Appeal Promised on Challenge to Seattle Light Rail Plan

Published May 23, 2012

Opponents of a plan to allow Sound Transit use of the center two lanes on the Interstate 90 Bridge in order to extend light rail from Seattle to Bellevue promise to take their case back to Washington state’s highest court.

Representatives from the Eastside Transportation Association, including former State Sen. Jim Horn and Bellevue real estate developer Kemper Freeman, have announced they will appeal a Kittitas County Superior Court ruling that dismissed the group’s lawsuit, which named Gov. Christine Gregoire (D), Department of Transportation Secretary Paula Hammond, and Sound Transit as defendants.

Sound Transit is the popular name for Washington state’s Central Puget Sound Regional Transit Authority. The case dates back to 2009 and was originally heard by the Supreme Court in September 2010, but the justices ruled in April 2011 the plaintiffs could not prevent the Washington State Department of Transportation from transferring the lanes before the fact.

Carpool Lanes for Rail

Sound Transit plans to connect Seattle’s Central Link with Bellevue and the Eastside’s future East Link by building a light rail line along Interstate 90 where the carpool lanes currently are.

Sound Transit hopes to start construction of East Link in 2015 or 2016 and launch passenger service in 2023.

“Ask any driver who suffers the daily misery across the bridge if they see any ‘unneeded’ highway,” said Horn. “Mercer Islanders need to be advised that they will be losing their special access to Seattle, if and when these lanes are surrendered to Sound Transit.”

Horn and ETA supporters argue the State’s 18th Amendment disallows gas taxes paid by road users to be used for anything other than the construction and maintenance of roads – which is defined as “highway purposes” in the Amendment.  Previous Washington Supreme Court rulings have upheld this view and determined that rail programs are not a highway purpose.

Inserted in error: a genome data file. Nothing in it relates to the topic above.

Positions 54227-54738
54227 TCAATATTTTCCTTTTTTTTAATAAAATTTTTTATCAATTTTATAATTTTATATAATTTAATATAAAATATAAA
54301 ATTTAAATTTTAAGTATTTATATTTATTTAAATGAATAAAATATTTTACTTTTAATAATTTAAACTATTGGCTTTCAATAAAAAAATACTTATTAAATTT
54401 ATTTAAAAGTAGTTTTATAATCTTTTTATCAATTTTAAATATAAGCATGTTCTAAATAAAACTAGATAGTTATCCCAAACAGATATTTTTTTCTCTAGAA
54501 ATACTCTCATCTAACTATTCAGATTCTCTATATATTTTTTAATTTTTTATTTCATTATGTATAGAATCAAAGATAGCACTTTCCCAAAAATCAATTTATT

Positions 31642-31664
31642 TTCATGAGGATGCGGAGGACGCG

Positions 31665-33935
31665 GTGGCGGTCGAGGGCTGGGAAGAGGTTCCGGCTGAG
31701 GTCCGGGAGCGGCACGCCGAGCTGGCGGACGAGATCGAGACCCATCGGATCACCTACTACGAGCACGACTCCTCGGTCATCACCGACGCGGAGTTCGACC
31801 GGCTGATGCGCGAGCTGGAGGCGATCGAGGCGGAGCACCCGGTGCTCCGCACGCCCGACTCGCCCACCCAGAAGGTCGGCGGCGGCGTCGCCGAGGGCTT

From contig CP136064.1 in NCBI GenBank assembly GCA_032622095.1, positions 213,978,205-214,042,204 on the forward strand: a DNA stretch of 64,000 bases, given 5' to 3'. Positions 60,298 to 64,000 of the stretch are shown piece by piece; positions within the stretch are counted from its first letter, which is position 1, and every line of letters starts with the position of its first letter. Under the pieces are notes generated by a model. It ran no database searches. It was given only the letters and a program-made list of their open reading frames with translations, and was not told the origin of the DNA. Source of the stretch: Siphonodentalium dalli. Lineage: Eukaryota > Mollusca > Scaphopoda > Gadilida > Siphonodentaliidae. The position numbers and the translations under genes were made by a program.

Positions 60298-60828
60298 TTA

Diversion of Road Money

In its effort to thwart the project, the ETA argued “any transfer of the lanes” from an original plan for the I-90 bridge, one that did not include light rail at the time as it predated Sound Transit 2, “would essentially be an unlawful diversion of motor vehicle fund money.” They add the state is prohibited “from entering into ‘any agreement’ with Sound Transit for use of the two center lanes of I-90 for high-capacity light rail.”

The Supreme Court rejected the first argument but left open the possibility of a future lawsuit.

ETA responded by filing a similar action last fall, only to see it thrown out by Kittitas County Judge Michael Cooper, who declared the East Link light rail project, approved by voters in 2008, conforms to plans and agreements that have been in place since before the bridge was built.

Jeff Rhodes ([email protected]) is electronic news editor for Freedom Foundation in Olympia, Washington.